Johnston v. Wilkins (2002-356); 175 Vt. 567; 830 A.2d 695
2003 VT 56
2003 VT 56
SUPREME COURT DOCKET NO. 2002-356
MARCH TERM, 2003
Craig Johnston } APPEALED FROM:
v. } Lamoille Superior Court
Sheryl Wilkins, Thomas Dandurand }
and Catamount Veterinary Services } DOCKET NO. 66-3-01 Lecv
Trial Judge: Howard E. Van
In the above-entitled cause, the Clerk will enter:
¶ 1. This appeal concerns a dispute between sibling veterinarians.
Both plaintiff Craig Johnston and defendant Sheryl Wilkins appeal from the
superior court's order reforming the parties' non-competition agreement,
which was part of a stipulated settlement and court order in a prior
lawsuit between the parties. Because we conclude that the doctrine of res
judicata precludes either party from collaterally attacking the
non-competition agreement, at least without a demonstration that the
criteria of V.R.C.P. 60(b) have been met, we reverse the superior court's
reformation order without addressing the reasonableness of the agreement.
Further, because we conclude that Wilkins violated the agreement, and that
Johnston was entitled to injunctive relief, we remand the matter for the
superior court to award Johnston reasonable attorney's fees.
¶ 2. The parties' father was a veterinarian who began his practice
in Jeffersonville, Vermont in 1956. Johnston graduated from veterinary
school in 1982 and took over his father's practice two years later.
Shortly thereafter, Wilkins joined the practice. She and her brother
formed a partnership and ran the practice together during the next fifteen
years. In 1998, the parties' relationship began to deteriorate, and
dissolution discussions commenced. Wilkins stopped working at the clinic
in 1999 after she was diagnosed with cancer and began treatments for the
disease. Discussions regarding dissolution of the partnership stalled, and
Wilkins filed suit against Johnston.
¶ 3. On August 10, 2000, during the trial in that action, the
parties reached a settlement agreement. The agreement provided that
Johnston would buy out Wilkins' half-interest in the veterinary practice,
including its good will, for $25,000 and would deed her his half-interest
in their joint real estate, valued at $41,500. In return, Wilkins agreed
"not to conduct a small animal veterinarian practice within a 20 mile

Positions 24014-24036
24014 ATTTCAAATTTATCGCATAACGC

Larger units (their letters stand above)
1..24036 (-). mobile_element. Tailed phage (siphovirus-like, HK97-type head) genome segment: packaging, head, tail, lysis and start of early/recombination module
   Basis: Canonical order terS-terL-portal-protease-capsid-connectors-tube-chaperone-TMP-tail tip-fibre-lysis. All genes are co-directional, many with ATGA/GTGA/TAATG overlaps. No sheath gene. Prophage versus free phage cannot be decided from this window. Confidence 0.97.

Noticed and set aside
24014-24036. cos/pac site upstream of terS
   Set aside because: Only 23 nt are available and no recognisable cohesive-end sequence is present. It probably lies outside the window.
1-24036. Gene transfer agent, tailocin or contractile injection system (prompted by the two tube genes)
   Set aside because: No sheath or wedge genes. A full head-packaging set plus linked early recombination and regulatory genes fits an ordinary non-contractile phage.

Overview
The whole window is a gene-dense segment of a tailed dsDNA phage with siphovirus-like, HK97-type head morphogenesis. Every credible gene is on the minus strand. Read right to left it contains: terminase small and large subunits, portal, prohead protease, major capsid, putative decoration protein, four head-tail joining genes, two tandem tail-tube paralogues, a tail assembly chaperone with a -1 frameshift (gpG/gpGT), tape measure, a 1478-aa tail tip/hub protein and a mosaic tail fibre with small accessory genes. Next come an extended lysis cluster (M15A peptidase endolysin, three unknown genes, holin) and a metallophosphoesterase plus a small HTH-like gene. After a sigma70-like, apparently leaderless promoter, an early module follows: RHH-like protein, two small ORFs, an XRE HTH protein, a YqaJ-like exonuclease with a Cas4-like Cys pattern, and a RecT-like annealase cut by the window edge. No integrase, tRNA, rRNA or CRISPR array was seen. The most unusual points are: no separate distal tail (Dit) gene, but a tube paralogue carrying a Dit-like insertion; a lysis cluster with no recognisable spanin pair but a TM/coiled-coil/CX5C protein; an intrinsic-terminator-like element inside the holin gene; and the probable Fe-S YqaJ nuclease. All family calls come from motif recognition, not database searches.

radius of the village of Jeffersonville VT for 5 years" from the date of
the agreement. The stipulated settlement, which was incorporated into the
court's order resolving the litigation between the parties, required the
parties to exchange documents within thirty days to effectuate the
agreement. On September 11, 2000, at the closing on the real estate, the
parties signed a covenant not to compete in which Wilkins agreed not to
"compete against Johnston, in the practice of small animal veterinary
medicine, until after August 10, 2005, directly or indirectly (without the
written consent of Johnston) within a twenty (20) mile radius from the
Village of Jeffersonville, Vermont."
¶ 4. In February 2001, Wilkins began working for Thomas Dandurand,
a veterinarian who operated a practice in Sheldon Junction, Vermont under
the trade name of Catamount Veterinary Services (hereinafter Catamount).
The following month, Johnston's attorney wrote Wilkins' attorney a letter
stating that Wilkins was violating the covenant not to compete by working
at Catamount. When Johnston did not receive an immediate response from
Wilkins, he filed suit, seeking to enforce the non-competition agreement.
Wilkins answered the complaint by denying that Catamount was within the
protected area established by the parties' agreement. In September 2001,
following an evidentiary hearing, the superior court denied Johnston's
request for a preliminary injunction, ruling that (1) there was a
significant factual dispute as to whether Catamount was outside the